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The Architecture of Violence in the Lives of Young Latinas

  • Author(s): Rojas, Clarissa A.
  • Advisor(s): Pinderhughes, Howard
  • et al.
Abstract

This dissertation considers violence in the lives of 5 young Latinas in San Francisco's Mission District. Through critical ethnography, longitudinal interviews and phenomenological case narratives, this dissertation traces the ways these young Latinas endure violence in the streets and in their homes through intimate violence, gang violence, military invasion, family separation, and more. The community based research approach applies grounded theory, decolonizing and liberatory research methodologies intent on doing justice through the research process. A nexus of transdisciplinary theoretical frameworks including Chicana and Black feminisms, feminisms of color, postcolonial, and neo-Marxian theories and feminisms anchor this dissertation.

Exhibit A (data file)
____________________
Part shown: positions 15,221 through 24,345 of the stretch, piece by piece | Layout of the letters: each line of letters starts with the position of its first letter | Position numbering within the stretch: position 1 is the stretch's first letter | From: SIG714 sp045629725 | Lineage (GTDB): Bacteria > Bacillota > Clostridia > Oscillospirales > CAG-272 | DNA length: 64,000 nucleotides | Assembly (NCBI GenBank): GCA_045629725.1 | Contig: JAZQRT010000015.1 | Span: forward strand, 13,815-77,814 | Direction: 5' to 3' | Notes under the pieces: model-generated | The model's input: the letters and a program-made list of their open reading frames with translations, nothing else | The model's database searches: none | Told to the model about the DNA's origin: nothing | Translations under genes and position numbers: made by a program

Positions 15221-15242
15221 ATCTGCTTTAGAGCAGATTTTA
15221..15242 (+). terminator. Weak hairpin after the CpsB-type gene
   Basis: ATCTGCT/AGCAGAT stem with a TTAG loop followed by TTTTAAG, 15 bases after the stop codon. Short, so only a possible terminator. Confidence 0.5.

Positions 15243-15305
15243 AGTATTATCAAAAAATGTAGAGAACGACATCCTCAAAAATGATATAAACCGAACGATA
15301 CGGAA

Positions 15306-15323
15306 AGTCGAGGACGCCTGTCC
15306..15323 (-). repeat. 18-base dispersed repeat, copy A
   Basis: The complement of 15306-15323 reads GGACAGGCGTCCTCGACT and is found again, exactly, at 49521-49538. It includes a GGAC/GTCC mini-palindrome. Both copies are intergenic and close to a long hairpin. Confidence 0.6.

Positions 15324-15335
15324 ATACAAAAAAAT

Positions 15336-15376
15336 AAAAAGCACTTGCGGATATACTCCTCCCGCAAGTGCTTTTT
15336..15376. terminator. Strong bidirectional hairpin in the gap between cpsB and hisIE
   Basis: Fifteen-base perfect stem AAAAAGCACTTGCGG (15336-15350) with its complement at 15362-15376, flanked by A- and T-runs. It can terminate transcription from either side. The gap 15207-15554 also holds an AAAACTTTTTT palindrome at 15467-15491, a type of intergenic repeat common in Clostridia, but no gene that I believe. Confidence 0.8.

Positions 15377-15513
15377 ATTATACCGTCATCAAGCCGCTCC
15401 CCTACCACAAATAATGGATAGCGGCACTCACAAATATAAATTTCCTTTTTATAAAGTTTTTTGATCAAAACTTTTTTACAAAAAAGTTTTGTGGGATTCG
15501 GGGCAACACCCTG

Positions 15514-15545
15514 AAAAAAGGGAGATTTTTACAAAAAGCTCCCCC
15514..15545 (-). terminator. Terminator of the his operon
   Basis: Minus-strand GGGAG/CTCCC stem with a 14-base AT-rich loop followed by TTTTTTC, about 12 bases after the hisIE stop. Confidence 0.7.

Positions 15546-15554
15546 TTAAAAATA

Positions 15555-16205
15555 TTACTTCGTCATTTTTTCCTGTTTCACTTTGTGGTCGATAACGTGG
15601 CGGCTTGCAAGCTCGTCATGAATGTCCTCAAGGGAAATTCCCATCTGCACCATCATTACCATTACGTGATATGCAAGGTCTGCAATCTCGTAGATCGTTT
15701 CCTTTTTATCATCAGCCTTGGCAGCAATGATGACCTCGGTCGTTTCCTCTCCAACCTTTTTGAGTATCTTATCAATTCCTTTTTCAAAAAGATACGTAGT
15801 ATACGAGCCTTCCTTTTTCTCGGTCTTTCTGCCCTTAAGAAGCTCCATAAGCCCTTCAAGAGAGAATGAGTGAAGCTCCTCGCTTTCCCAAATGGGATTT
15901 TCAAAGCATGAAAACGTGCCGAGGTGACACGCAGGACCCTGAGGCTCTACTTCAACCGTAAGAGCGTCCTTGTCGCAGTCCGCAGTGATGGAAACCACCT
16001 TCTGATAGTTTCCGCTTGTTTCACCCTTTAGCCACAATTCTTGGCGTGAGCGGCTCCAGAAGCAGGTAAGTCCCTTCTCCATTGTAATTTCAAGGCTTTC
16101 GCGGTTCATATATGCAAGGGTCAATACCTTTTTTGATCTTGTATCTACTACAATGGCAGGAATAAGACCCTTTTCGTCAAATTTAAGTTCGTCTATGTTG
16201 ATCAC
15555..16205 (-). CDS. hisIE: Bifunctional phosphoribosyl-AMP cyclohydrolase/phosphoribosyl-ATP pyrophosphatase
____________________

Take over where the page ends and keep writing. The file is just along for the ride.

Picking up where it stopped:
Whereas the substantial body of research on this issue posits violence as an (pathologized) aberrant behavior occasionally encountered, these young women concur that violence is a daily reality they experience everywhere, coming from multiple directions and appearing in multiple ways, spanning from state violence to intimate violence. These findings lead to a proposed model to consider the social "architecture of violence" from the vantage point of Latinas and women of color. The model addresses the core roots of manifestations of violence, including physical, ideological and spiritual manifestations of violence. I argue that individualizing, racialized, colonial and heteropatriarchal narratives of medicalization and criminalization inform the dominant approaches to the study of violence and to corresponding movements and policy interventions, thereby reproducing violence against women of color and people of color. Instead, I propose we consider the intersecting social forces of inequality, state and economic arrangements, institutional violence and individual complicity with said social violences to better understand and therefore prevent violence. The model situates the social "structuration of violence" in order to facilitate the interrogation and accountability of all parties responsible in the deployment of violence, including the macro-structural and institutional conditioning and conjuring of intimate and interpersonal violence. This approach to the study of violence against women builds on models of state and structural violence, and furthers them by introducing intersectional analytical frameworks that consider the ways violence is produced at all levels through what I call the "archetypes of violence," that is the intersecting deployment of racial, colonial, class, and sex/gendering/heteronormative violence that are endemic and co-constitutive of social processes of inequality.

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